Posteo on the myths of the SINA box
Created at 29.January 2014, 18:00 | Category: Blog
Dear Posteo users,
This blog entry is about a topic that has made many of you anxious, and about which we are currently receiving enquiries. The question concerns when and how German email providers give out data to investigative authorities when a judicial ruling exists for the surrender or surveillance of an email account.
Computer magazine c’t states in its current edition (4/2014):
“Email providers with more than 10,000 customers must operate a so-called SINA box, which can channel the email traffic of all users without the provider or the user being aware.”
This is incorrect. It is not possible for German authorities to access users’ emails without the knowledge of the provider. In addition, a SINA box has no access to a provider’s systems.
We asked the editors to issue a correction. They then acknowledged the error and published a correction on the c’t blog. Because we can not individually answer all the questions we are receiving, we inform here exactly what the situation is with the SINA box:
So far, there is no SINA box at Posteo.
The (German) Telecommunications Monitoring Ordinance (Telekommunikations-Überwachungsverordnung, TKÜ) requires telecommunication providers with at least 10,000 users to install a special computer (the SINA box). We can not say exactly how many users our service has, because we don’t collect our users’ personal information. We only know the number of email accounts.
We will, at some point, have to acquire a SINA box – but we leave estimating when this might be to our experienced lawyers, who have negotiated SINA solutions for various telecommunications organisations with the Federal Network Agency. This is more of a financial nuisance. It will not impair the security of our users’ data. We have become convinced of this following an intensive debate on this topic (with lawyers and authorities, among others), and we can assure you of it.
A SINA box is a computer that establishes an encrypted connection to authorised authorities – a so-called VPN. We would have no access to the SINA box, but neither would the authorities have any access to our servers or network traffic via the SINA box. The authority would have no access to our servers whatsoever. We would, however, have the possibility to save the content of an email account on an authority’s server via the SINA box, if a judge had ordered the surrender or surveillance of the account.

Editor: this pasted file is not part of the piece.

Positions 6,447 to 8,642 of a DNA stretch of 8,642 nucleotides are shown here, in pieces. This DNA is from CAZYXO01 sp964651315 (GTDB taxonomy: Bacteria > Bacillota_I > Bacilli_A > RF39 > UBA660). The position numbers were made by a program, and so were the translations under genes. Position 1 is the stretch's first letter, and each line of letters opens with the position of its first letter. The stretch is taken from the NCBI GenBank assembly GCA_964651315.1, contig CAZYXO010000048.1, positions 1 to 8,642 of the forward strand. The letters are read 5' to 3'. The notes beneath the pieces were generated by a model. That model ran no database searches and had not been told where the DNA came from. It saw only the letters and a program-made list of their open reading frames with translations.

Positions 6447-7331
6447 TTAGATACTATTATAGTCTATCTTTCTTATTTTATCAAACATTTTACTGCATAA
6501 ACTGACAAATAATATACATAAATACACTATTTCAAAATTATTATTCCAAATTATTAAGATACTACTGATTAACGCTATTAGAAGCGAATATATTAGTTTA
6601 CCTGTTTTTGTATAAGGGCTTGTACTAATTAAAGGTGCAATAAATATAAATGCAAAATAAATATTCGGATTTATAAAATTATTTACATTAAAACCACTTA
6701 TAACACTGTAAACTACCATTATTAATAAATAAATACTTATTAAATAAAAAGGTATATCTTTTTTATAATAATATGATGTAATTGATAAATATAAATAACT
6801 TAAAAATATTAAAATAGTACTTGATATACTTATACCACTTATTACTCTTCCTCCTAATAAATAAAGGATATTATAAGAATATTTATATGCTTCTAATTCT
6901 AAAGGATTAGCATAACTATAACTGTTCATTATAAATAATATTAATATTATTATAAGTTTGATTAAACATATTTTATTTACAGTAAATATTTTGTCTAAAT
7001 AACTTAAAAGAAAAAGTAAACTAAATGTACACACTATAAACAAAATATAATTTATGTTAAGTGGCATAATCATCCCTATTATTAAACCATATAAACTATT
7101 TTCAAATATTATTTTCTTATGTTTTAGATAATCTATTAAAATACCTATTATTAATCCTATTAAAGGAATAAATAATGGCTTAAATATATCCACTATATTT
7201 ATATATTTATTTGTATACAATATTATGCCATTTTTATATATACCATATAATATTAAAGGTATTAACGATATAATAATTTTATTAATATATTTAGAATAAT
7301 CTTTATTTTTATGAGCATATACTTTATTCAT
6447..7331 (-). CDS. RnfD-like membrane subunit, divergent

We would then have no access to this data – only the authority would. The only data found on that computer would be that which we (Posteo) had deposited there, however.
Please note: c’t magazine writes that the email traffic of all users can be channeled over the SINA box without the provider or user noticing. This is incorrect.
The authority’s computer (behind the SINA box) would, like the SINA box itself, be connected neither with our servers, nor would it allow access to our servers. For the authority, the point is to establish a completely isolated system, such that third parties have no way to intercept data that we are required to provide manually. If a judicial ruling exists, we need to provide copies of the data via this computer, for example, transfer by FTP access (one-way).
The legislator has set the hurdle for surrender of content very high: Your emails are governed by secrecy of telecommunications. Because we never surrender email accounts of our own free will (§ 94 Abs. 1 StPO), instead always formally objecting, the lawful seizure of a Posteo account must always be ordered by a judge (§ 94 Abs. 2 StPO, § 98 Abs. 1 S. 1 and Abs. 2 S. 1 StPO). The command to lawfully surveil an email account can only be obtained in cases of specific, severe crimes, and not for infringements, among other things. The legal ruling on this can be found, for example here. The judicial ruling must be presented to us (the provider) and will be checked by our lawyers for scope and formal correctness before we provide any data.
After submission of a judicial ruling, the provider therefore delivers the data itself. The user must not be informed about the order for lawful interception. This is prohibited; we would make ourselves liable for prosecution.
At present, for example, we would have to send a DVD containing the email account contents to the authority – via the SINA box, the authority would obtain the data more quickly and securely. Otherwise, there is no difference to the previous procedure. In addition, there is no possibility for the authorities to access our users’ data.
We would like to release a transparency report on the number of requests from authorities as soon as possible. This would certainly counter general uncertainty. Unfortunately, it is not yet fully clear if this is permitted under German law. It is possible that we could make ourselves liable for prosecution by publishing a transparency report. We are currently obtaining a legal opinion on this. We will shortly provide a page with information about common legal questions.
We hope we have provided some clarity with this piece.
The Posteo team